Similarly, systems are generally implemented to support, enable, or otherwise facilitate business processes. Losses incurred due to systems might also be avoided through more effective design and management of the business processes calling for such systems and the system life cycle management processes with which the systems are developed.

Finally, noncatastrophic external events, such as customer returns, especially when they appear to be trends, are probably the result of a business process that either failed to correctly determine customer needs or expectations, or failed to deliver a product or service that fulfilled those correctly known needs and expectations.

Therefore, given the foregoing, it does not seem far-fetched to suggest that designing and managing business processes is a critical factor to develop and implement successful operational risk management. In fact, since operational risk management is itself a business process, the principles of effective business process management should be applied to the design and implementation of the operational risk management process.

Over the next several chapters, tools for operational risk management and business process management will be introduced and explained. We will provide commonly used tools, plus new tools designed by the authors. Finally, by combining these new tools, a new integrated concept and framework will emerge to help risk managers—the corporate fire marshals of the twenty-first century—to be prepared.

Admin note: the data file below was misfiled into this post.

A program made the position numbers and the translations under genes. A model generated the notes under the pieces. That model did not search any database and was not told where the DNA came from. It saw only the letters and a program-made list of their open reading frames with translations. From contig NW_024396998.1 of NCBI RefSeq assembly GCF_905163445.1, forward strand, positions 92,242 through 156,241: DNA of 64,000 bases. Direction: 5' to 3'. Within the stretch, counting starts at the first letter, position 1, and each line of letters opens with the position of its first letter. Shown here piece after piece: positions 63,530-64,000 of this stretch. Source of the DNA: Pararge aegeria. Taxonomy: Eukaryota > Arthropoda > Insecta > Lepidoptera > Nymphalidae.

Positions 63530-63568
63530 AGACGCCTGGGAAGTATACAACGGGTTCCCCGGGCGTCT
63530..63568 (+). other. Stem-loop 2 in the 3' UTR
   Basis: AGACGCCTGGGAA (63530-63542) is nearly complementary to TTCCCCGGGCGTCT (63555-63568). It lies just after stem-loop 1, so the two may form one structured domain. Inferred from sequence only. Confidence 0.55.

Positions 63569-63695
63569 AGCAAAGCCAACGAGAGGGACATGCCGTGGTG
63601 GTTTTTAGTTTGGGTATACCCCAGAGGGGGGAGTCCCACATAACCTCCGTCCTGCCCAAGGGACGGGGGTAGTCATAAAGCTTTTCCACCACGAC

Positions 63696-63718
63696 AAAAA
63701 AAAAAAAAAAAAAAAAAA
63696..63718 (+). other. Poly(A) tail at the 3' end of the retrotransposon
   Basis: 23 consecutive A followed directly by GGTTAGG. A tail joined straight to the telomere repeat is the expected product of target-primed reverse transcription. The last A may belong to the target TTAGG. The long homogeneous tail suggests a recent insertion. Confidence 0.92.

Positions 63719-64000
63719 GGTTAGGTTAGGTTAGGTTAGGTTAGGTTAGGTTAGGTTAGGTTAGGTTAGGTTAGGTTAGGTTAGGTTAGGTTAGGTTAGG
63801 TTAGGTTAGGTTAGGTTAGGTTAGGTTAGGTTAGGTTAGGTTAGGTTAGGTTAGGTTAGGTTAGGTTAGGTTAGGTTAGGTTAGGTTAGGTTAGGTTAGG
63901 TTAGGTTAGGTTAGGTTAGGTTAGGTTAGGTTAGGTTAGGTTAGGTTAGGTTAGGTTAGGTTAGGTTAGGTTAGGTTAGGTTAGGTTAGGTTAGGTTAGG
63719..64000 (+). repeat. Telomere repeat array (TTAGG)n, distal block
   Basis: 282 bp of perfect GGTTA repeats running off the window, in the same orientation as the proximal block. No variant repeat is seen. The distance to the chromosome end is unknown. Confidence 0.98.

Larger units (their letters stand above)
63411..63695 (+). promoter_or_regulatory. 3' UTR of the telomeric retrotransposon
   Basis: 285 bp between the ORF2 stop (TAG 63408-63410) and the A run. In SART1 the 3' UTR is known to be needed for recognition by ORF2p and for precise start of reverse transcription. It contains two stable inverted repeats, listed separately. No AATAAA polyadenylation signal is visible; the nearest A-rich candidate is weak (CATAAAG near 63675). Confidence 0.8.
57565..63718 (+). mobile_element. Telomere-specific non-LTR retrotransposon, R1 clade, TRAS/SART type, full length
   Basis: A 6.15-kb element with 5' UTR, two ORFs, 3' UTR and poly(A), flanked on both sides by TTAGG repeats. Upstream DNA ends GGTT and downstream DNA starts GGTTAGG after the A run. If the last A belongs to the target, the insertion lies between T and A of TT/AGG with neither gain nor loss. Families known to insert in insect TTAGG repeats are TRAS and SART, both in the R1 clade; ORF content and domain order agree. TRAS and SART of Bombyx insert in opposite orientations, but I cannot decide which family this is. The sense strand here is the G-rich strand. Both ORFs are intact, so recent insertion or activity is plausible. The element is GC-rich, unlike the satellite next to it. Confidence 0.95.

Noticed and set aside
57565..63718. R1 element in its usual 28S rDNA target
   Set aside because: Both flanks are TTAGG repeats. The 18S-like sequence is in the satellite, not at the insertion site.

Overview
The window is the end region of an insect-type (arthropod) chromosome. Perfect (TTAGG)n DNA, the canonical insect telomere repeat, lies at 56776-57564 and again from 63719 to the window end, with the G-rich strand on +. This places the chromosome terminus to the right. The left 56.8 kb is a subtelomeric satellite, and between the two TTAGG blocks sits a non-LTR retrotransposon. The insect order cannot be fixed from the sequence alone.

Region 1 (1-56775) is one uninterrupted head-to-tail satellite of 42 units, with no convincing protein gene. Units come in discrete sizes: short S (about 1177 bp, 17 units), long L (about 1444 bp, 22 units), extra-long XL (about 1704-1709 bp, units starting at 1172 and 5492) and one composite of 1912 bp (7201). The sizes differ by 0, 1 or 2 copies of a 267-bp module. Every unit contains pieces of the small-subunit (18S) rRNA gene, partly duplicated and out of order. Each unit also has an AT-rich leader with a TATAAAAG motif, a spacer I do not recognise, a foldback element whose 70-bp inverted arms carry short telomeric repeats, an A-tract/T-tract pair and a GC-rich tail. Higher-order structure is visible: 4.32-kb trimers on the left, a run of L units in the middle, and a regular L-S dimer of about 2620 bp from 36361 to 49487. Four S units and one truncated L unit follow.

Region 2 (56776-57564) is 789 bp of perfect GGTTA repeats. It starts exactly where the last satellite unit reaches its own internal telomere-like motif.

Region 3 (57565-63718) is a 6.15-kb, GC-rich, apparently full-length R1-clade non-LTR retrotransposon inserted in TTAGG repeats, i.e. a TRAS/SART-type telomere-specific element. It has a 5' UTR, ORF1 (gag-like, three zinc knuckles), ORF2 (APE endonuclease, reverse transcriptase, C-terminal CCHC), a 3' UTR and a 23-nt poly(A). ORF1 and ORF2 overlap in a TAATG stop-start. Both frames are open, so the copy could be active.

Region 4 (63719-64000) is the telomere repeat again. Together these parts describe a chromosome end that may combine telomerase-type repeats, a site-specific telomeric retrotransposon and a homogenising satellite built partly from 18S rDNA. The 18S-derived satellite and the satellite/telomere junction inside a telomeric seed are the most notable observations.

We aim to help corporate fire marshals—new ones and even existing ones—who seek additional answers. This will be accomplished by first explaining operational risk management and business process management.Then, we will examine how one can integrate the two management processes into one framework. Finally, each of the several elements of this integrated framework will be explored, showing how to apply these concepts and working models into real practice. As a result, this book will help you understand operational risk, demonstrate to you the criticality of business process management to operational risk management, and deliver to you the tools you will need to successfully manage and mitigate operational risk in your business, your home, and your everyday life. ##

NOTES:

1. Howard Chua – Eoan, “Top 25 Crimes of the Century,” www.time.com , Time Inc.

2. Board of Banking Supervision, “Report of the Board of Banking Supervision Inquiry into the Circumstances of the Collapse of Barings,” London, England, 1995.

3. Ibid.

4. Barings Securities (Singapore) fax dated March 25, 1992, from James Bax to Andrew Fraser, Board of Banking Supervision, “Report of the Board of Banking Supervision Inquiry into the Circumstances of the Collapse of Barings,” London, England, 1995.

5. “The 2002 Loss Data Collection Exercise for Operational Risk: Summary of the Data Collected,” Basel Committee on Banking Supervision, Basel, Switzerland, March 2003.